Distance Education: The Department of Education will hold hearings before the end of the year to discuss how financial aid regulations can be applied to distance-learning courses. Under current regulations, a "12-hour rule," which requires students to be enrolled in 12 hours of classes every week to be eligible for financial aid, is the law of the land. It is difficult to follow or enforce this rule when online courses are at issue, as they do not use measure hours of classroom time. Last April, the University of Phoenix, which offers only online courses, agreed to pay the Education Department $6 million to settle charges that the university had provided federal financial aid to students who violated the 12-hour rule.

In the Courts

Fraud: A class action suit was filed in late August, alleging that the Bloomberg news service and an Internet press release service called Internet Wire, Inc., defrauded shareholders by circulating information that turned out to be false about the "Emulex" company. The stock price plunged. The case is Ronald Hart v. Internet Wire, Inc. and Bloomberg, L.P., and the complaint is posted at: www.techlawjournal.com/courts/emulex/20000831.asp.

Copyright: By the end of November, the Copyright Office is expected to issue two decisions on how to apply music licensing rules in cyberspace. The rulings, which may require royalties for music distributed over the Internet, will mark the first time the office has weighed in on the issue.

Copyright in the Courts: Unless you've been living underwater with earplugs in your ears these past few months, you're aware of the litigation facing those who copy and distribute music over the Internet. In late July, Napster, a Redwood City, California-based service that allows its 20 million users to copy music electronically from others' files, was found to violate federal copyright law. In a harshly-worded decision, Judge Marilyn Patel, in San Francisco federal district court, ruled that "virtually all Napster users engage in the unauthorized downloading or uploading of copyrighted music; as much as eighty-seven percent of the files available on Napster may be copyrighted, and more than seventy percent may be owned or administered by plaintiffs." The full text of her ruling is online at http://news.cnet.com/News/Pages/Special/Napster/ napster_patel.html. The defendants argue that there are substantial non-infringing uses of the technology. The case is on appeal to the Ninth Circuit.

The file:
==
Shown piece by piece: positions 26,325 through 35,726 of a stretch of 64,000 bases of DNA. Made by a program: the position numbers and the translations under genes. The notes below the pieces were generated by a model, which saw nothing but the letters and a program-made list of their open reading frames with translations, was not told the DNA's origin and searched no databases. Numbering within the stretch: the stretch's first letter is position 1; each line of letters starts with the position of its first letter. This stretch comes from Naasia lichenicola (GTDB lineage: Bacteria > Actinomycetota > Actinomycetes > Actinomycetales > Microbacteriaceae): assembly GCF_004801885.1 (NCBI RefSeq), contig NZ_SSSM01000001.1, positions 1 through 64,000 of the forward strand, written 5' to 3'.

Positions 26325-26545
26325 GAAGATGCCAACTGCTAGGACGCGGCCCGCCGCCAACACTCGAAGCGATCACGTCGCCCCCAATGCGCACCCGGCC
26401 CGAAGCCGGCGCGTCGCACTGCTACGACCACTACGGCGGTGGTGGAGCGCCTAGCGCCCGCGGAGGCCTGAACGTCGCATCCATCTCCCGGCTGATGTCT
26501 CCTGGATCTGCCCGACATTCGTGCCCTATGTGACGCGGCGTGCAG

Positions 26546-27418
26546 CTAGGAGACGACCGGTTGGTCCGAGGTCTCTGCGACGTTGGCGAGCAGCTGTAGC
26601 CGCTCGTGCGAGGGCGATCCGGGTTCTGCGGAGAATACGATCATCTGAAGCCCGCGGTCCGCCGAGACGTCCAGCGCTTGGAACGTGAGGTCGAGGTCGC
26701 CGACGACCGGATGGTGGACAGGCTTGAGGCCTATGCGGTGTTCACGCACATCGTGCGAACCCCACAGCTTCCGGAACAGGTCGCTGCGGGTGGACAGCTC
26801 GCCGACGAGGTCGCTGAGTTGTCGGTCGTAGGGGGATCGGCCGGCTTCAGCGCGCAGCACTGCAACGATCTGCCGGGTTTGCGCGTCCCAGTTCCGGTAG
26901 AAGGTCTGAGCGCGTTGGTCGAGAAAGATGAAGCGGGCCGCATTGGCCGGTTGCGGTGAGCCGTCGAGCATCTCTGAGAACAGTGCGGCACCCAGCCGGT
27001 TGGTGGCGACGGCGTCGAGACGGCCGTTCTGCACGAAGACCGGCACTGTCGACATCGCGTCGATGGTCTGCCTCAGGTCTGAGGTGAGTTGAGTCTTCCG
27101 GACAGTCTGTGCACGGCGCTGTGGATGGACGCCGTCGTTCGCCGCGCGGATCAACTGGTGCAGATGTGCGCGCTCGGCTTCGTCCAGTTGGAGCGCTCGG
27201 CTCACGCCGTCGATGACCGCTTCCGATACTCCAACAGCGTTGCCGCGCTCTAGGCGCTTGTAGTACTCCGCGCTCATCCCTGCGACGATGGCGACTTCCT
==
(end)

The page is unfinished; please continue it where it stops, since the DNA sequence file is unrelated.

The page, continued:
More recently, Judge Jed Rakoff, a federal district judge in Manhattan, ruled that MP3.com, a device which allows one to listen to digitally-stored music, willfully infringed on the copyrights of the Universal Music Group when it assembled a database of compact discs and allowed its customers to download music from the Internet. MP3.com faces a minimum of $118 million, or a maximum of $450 million in damages, depending on the outcome of the damages phase of the trial, which is scheduled for November. (The latter figure assumes a fine of $45,000 per CD. The company's attorney, Michael Rhodes, had hoped for damages of about $500 per CD). Unlike the Napster ruling, many Internet companies, including America Online, Yahoo and Intel, are filing amicus briefs in support of MP3.com. These companies and some other industry groups argue that the ruling is too broad, denying consumers the right to copy some music in what the Copyright Act has always allowed under its "fair use" provisions.